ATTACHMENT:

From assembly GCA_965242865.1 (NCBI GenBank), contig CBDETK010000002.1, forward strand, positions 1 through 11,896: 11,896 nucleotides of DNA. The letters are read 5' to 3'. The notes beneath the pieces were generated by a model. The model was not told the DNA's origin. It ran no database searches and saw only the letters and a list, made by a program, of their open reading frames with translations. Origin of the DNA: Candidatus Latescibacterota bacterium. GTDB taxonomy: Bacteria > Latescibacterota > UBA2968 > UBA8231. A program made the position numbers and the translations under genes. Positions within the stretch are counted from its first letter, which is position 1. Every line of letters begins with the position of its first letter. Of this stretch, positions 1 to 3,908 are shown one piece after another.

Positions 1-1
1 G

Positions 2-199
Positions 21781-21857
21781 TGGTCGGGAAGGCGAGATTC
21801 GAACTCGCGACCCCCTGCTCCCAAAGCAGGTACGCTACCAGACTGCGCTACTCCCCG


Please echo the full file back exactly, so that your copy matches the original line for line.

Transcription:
From assembly GCA_965242865.1 (NCBI GenBank), contig CBDETK010000002.1, forward strand, positions 1 through 11,896: 11,896 nucleotides of DNA. The letters are read 5' to 3'. The notes beneath the pieces were generated by a model. The model was not told the DNA's origin. It ran no database searches and saw only the letters and a list, made by a program, of their open reading frames with translations. Origin of the DNA: Candidatus Latescibacterota bacterium. GTDB taxonomy: Bacteria > Latescibacterota > UBA2968 > UBA8231. A program made the position numbers and the translations under genes. Positions within the stretch are counted from its first letter, which is position 1. Every line of letters begins with the position of its first letter. Of this stretch, positions 1 to 3,908 are shown one piece after another.

Positions 1-1
1 G

Positions 2-199
Positions 21781-21857
21781 TGGTCGGGAAGGCGAGATTC
21801 GAACTCGCGACCCCCTGCTCCCAAAGCAGGTACGCTACCAGACTGCGCTACTCCCCG